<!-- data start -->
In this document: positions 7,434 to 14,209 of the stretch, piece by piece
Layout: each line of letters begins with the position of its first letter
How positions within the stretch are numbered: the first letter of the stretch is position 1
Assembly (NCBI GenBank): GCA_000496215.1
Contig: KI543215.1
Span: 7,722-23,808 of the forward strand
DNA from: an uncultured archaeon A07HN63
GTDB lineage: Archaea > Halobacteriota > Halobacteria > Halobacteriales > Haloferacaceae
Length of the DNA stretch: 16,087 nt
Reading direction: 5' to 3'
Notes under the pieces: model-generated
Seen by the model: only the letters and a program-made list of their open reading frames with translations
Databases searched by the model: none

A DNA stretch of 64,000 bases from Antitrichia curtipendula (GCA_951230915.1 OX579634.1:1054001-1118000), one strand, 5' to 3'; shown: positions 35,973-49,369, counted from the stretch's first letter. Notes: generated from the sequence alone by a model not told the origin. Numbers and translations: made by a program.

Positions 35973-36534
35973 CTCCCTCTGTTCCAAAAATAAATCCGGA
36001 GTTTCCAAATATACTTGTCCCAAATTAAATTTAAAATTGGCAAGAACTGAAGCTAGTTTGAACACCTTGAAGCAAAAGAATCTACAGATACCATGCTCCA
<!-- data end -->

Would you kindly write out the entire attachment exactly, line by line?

In this document: positions 7,434 to 14,209 of the stretch, piece by piece
Layout: each line of letters begins with the position of its first letter
How positions within the stretch are numbered: the first letter of the stretch is position 1
Assembly (NCBI GenBank): GCA_000496215.1
Contig: KI543215.1
Span: 7,722-23,808 of the forward strand
DNA from: an uncultured archaeon A07HN63
GTDB lineage: Archaea > Halobacteriota > Halobacteria > Halobacteriales > Haloferacaceae
Length of the DNA stretch: 16,087 nt
Reading direction: 5' to 3'
Notes under the pieces: model-generated
Seen by the model: only the letters and a program-made list of their open reading frames with translations
Databases searched by the model: none

A DNA stretch of 64,000 bases from Antitrichia curtipendula (GCA_951230915.1 OX579634.1:1054001-1118000), one strand, 5' to 3'; shown: positions 35,973-49,369, counted from the stretch's first letter. Notes: generated from the sequence alone by a model not told the origin. Numbers and translations: made by a program.

Positions 35973-36534
35973 CTCCCTCTGTTCCAAAAATAAATCCGGA
36001 GTTTCCAAATATACTTGTCCCAAATTAAATTTAAAATTGGCAAGAACTGAAGCTAGTTTGAACACCTTGAAGCAAAAGAATCTACAGATACCATGCTCCA